Submitted to: Journal of Animal Science
Publication Type: Peer Reviewed Journal
Publication Acceptance Date: 8/17/2000
Publication Date: N/A
Interpretive Summary: Calves born to two-year-old heifers experience difficulty at parturition much more often than those born to older cows. Differences in ease of calving appear to be heritable, but several pieces of information are needed before selection can be effective. It is important to know how much the calf and the two-year-old heifer each contribute to ease of calving and how genetic differences are associated with birth weight, weaning weight, and gain after weaning. It is also important to know how scoring systems for ease of calving affect heritability. Scoring systems can range from two scores, assisted vs unassisted at birth, to increasingly finer gradations of the amount of assistance required. Analyses of 5,986 calves born to two-year-old heifers in twelve breeding herds estimated a moderate heritability of the calf's contribution to ease of calving. Calving ease was highly associated with lighter birth weight and less associated with lighter weights at older ages. The heifer's genetic contribution to ease of calving was half that of the calf's. Use of only two scores for ease of calving was predicted to reduce heritability by 23 percent. There was little predicted increase in heritability when more than four scores were used. Results of this research show that selection should be able to reduce calving difficulty. Birth weight was found to be an important correlated trait that should be used for genetic prediction of calving difficulty.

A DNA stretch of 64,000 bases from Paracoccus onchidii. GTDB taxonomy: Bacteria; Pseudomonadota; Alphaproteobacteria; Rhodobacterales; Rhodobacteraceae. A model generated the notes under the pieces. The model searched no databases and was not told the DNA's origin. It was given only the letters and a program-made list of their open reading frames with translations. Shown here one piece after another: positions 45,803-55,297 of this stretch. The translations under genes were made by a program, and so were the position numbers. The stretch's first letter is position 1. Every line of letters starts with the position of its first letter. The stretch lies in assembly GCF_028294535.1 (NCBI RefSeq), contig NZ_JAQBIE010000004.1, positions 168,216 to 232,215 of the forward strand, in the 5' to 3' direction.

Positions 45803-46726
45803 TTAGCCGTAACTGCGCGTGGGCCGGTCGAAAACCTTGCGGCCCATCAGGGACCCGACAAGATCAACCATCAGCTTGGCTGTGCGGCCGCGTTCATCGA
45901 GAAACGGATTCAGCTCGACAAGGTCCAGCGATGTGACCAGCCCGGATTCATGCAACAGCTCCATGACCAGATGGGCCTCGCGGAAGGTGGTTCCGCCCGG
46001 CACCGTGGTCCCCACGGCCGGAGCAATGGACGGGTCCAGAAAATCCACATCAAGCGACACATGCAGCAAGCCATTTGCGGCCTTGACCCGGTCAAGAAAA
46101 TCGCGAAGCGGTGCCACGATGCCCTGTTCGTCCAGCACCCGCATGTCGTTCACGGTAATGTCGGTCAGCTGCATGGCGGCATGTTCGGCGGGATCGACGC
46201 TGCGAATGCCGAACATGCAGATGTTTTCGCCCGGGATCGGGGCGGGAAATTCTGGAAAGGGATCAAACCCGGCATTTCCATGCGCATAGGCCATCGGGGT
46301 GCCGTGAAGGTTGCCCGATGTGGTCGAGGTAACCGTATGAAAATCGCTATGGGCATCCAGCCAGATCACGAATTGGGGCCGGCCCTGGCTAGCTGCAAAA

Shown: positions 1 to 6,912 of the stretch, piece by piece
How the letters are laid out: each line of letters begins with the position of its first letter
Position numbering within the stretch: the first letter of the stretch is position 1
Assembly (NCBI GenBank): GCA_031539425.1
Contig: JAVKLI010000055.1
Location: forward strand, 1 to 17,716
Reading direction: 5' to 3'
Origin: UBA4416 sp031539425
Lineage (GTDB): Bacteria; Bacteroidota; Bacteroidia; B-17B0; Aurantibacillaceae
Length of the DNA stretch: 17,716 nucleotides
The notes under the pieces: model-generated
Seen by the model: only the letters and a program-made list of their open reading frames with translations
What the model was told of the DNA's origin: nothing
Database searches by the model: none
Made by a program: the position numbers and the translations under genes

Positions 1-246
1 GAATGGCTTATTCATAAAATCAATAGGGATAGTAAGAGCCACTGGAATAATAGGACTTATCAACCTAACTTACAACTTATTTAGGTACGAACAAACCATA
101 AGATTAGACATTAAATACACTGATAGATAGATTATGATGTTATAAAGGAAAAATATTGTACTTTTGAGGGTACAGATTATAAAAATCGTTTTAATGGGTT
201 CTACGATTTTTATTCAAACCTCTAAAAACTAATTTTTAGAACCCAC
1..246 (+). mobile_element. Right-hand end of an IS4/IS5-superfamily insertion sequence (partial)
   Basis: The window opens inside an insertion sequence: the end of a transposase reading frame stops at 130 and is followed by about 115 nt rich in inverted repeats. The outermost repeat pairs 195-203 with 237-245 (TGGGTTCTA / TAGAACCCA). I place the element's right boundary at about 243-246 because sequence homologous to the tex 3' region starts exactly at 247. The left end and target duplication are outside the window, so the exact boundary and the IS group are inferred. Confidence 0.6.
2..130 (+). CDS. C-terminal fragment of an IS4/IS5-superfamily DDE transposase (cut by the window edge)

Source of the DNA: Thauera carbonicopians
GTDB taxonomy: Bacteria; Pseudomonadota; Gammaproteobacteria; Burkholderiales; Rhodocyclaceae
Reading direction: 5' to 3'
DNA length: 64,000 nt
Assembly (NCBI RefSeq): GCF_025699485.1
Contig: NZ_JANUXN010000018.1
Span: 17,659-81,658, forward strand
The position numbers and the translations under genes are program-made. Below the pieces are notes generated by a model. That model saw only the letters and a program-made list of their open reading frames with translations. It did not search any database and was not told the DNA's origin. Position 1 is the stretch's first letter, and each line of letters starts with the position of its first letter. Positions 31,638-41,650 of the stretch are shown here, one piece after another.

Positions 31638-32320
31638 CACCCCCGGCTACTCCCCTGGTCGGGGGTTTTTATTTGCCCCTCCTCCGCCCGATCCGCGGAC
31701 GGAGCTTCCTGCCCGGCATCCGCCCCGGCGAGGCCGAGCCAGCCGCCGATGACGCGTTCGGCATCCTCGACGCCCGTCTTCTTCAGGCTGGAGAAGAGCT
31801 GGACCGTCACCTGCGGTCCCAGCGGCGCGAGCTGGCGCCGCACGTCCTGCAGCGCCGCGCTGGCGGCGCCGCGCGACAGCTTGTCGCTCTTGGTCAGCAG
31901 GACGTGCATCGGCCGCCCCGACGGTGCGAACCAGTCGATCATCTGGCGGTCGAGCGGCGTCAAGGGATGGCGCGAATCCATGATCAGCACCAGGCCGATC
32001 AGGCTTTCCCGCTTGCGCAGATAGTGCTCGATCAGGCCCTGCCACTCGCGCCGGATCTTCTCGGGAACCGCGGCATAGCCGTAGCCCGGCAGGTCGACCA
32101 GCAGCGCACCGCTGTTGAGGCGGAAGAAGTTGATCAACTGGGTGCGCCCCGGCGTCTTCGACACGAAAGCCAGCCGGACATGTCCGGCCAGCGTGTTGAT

Technical Abstract: Heritability of 2-yr-old heifer calving difficulty score was estimated in nine purebred and three composite populations with a total of 5,986 calving difficulty scores from 520 sires and 388 maternal grandsires. Estimates were .43 for direct (calf) genetic effects and .23 for maternal (heifer) genetic effects. The correlation between direct and maternal effects was -.26. Direct effects were strongly positively correlated with birth weight and moderately correlated with 200-d weight and postweaning gain. Smaller negative correlations of maternal calving difficulty with direct effects of birth weight, weaning weight, and postweaning gain were estimated. Calving difficulty was scored as from 1 to 7. Predicted effects of using seven optimal scores or four scores were negligible. The predicted effect of using only two categories was a 23% reduction in heritability. Phenotypic and direct genetic variance increased with increasing average population calving difficulty score. Estimates of direct and maternal heritability for 2-yr-old calving difficulty score are larger than many literature estimates. The current estimates suggest substantial genetic variance for direct and maternal genetic effects. The direct effects of 2-yr-old calving difficulty score appear to be much more closely tied to birth weight than are maternal effects.